In the meantime, cook the egg noodles in plenty of salted boiling water, following the package’s time for doneness. Drain and transfer to the hot sauce and add remaining butter and toss lightly. Transfer to a warm serving bowl and serve at once, offering grated cheese at the table.

Goat Cheese-stuffed Poblano Peppers with Tomato-Fennel Sauce

Serves 4

This is a Mexican-inspired dish using a technique found in several countries: stuffed peppers. Chiles en nogada, often called Mexico’s national dish, is poblano chiles stuffed with minced meat and topped with a walnut-based cream sauce, decorated with pomegranate seeds and parsley, forming the colors of the Mexican flag: green, white and red. This is a simpler dish but still flies the green, white and red colors.

Tomato-Fennel Sauce:

(or use your own, special tomato sauce, but just don’t pour something from a can, okay?)

1 large white onion, roughly chopped

4 garlic cloves, roughly chopped

1 28-ounce can crushed tomatoes

½ cup of coarsely chopped fresh cilantro

1 tablespoon or more, vegetable oil

1 medium fennel bulb, quartered, cored and roughly chopped

1 ½ teaspoon kosher salt

Stuffed Chiles:

8 medium poblano chiles

1 ½ teaspoon or more vegetable oil

8 ounces goat cheese, cut into 8 equal pieces and left to soften on the counter

4 ounces Monterey Jack cheese, grated

½ cup finely sliced fresh cilantro to top the dish (Note the cilantro above, so you only have to cut the bunch once and just divide it between the dishes.)

Make the sauce: Heat the olive oil in a large skillet. Add the chopped onion and fennel and cook over moderately high heat, stirring until lightly browned and tender, around 8 minutes. Add the garlic and sizzle for a moment more, then pour in tomatoes and add salt. Cook until the mixture is completely incorporated and the onion and fennel have broken down some, around 20 minutes. Add the cilantro and stir for a few minutes to incorporate, and then taste the sauce for salt. Let cool, then add batches of the sauce to a blender until completely smooth. If the sauce seems thin, reduce it more in the pan, then let cool.

Make stuffed chilies: Preheat a broiler and adjust the rack to about 6 inches from the heat. Rub each poblano with vegetable oil and arrange on a baking sheet covered with aluminum foil. Broil the chiles, turning frequently until the skin is charred all over. Place the chilies in a bowl and cover with plastic wrap to allow the chilies to completely cool and loosen their skins, about 15 minutes. Carefully peel the blackened skin off the poblanos, then make one slit to open each poblano and remove the seeds and cores. Slide a piece of goat cheese into each chili, then fold the flaps over to enclose the cheese.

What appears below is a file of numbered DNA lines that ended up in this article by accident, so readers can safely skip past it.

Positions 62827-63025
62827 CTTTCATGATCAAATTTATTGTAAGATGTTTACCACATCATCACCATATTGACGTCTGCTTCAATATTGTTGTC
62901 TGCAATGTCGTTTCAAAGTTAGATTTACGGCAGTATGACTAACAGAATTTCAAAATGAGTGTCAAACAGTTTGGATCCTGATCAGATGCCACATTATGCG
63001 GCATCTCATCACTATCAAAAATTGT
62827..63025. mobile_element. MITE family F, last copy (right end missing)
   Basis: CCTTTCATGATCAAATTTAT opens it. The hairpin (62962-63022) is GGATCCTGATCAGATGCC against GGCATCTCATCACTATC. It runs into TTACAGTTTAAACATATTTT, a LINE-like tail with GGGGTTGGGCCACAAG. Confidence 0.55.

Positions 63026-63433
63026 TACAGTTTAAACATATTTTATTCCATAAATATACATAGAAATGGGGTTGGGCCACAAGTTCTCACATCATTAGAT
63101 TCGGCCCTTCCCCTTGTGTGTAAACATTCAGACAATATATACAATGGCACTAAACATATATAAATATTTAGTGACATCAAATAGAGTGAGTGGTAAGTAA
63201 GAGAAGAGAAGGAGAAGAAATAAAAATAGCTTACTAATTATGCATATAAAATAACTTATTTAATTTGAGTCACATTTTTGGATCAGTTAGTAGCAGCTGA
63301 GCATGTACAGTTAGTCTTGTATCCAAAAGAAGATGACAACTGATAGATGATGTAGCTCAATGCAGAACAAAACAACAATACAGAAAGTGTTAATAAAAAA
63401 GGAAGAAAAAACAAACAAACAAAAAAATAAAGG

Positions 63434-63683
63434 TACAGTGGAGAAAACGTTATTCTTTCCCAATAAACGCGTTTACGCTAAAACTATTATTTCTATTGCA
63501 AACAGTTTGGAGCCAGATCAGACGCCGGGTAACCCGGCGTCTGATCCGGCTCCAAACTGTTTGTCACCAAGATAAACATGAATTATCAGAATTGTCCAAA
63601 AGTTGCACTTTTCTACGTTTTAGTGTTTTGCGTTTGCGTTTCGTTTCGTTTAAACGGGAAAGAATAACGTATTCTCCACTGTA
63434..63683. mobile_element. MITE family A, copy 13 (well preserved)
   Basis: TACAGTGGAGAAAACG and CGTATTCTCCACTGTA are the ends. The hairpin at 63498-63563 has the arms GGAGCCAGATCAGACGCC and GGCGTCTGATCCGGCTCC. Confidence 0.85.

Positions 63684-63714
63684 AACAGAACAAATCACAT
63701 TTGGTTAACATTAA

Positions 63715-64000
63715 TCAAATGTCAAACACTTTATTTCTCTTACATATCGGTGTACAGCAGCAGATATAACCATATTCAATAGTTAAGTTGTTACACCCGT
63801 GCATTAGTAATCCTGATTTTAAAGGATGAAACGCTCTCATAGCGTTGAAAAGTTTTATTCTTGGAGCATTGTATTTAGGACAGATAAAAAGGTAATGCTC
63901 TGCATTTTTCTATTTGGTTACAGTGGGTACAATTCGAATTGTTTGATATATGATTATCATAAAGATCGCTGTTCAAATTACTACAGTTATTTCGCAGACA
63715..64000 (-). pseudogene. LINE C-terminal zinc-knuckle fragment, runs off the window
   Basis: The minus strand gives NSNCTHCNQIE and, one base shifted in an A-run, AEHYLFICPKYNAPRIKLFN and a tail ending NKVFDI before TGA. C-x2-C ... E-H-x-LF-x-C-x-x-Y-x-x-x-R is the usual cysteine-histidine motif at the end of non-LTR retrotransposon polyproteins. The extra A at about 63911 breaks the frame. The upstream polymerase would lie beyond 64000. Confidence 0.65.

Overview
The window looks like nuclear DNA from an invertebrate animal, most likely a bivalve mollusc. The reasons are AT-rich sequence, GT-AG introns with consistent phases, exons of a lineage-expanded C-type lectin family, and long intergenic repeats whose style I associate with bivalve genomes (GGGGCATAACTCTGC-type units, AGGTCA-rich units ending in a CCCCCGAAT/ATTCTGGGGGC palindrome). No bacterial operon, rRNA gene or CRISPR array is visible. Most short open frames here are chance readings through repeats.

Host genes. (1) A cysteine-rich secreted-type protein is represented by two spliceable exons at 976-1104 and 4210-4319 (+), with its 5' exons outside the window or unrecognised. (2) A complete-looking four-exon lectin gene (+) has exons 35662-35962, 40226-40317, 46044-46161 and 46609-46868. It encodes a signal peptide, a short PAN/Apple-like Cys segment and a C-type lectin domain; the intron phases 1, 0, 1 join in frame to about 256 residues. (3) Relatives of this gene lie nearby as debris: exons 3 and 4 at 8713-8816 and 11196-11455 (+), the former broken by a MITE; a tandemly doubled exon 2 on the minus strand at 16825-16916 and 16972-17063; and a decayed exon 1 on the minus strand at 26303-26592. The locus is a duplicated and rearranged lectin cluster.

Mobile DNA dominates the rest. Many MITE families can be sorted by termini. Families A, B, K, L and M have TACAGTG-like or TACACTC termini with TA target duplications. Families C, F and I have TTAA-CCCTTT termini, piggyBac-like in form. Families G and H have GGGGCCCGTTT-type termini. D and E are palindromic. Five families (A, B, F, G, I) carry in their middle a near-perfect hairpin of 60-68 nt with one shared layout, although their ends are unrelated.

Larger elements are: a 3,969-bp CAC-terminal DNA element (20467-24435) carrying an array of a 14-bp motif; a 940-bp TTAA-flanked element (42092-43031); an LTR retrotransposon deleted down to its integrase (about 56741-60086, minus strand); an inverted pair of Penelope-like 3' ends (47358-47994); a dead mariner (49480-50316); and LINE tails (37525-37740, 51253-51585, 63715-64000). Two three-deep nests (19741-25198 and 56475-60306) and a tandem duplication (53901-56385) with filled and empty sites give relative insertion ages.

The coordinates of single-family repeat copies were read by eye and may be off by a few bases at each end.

Switch the oven to bake at 350°F and pack the stuffed chilies into a 9-inch square baking dish. Pour your tomato-fennel sauce over the top and sides, and top with the Monterey Jack. Bake for about 20 minutes, until heated through and the Monterey Jack has melted. Switch the oven back to broil for a few moments to lightly brown the cheese, if it still looks a bit pale. Serve on warm plates and finish with a sprinkling of cilantro. Yes, you could top with pomegranate seeds, also, but you already have the red from the sauce.

Grilled Bananas with Yogurt

Serves 4

Sizzling bananas on a hot la plancha, a cast iron griddle, is a favorite recipe in tropical Mexico. You could just top with sweetened whipped cream but this is a more healthy version.

1 cup whole fat yogurt

½ teaspoon vanilla extract

1 tablespoon light brown sugar

2 large, firm bananas, sliced on a sharp angle into ½ inch pieces

2 tablespoons unsalted butter, melted

½ teaspoon or more cinnamon

Fresh mint sprigs, roughly diced, for garnish

Heat a large cast-iron skillet (or a nonstick skillet). In a small bowl, stir together the yogurt, vanilla and brown sugar until completely incorporated. In a medium bowl, sprinkle the banana slices with the melted butter and toss with the cinnamon, adding more to ensure every piece is touched by the spice but not completely covered.

Grill the bananas over moderately high heat, turning occasionally, until golden. Transfer the bananas to individual plates, spoon the yogurt on top and garnish with mint.

You’re right, you could add different colored fruits, like blackberries, to bump up the healthiness of the dish even more.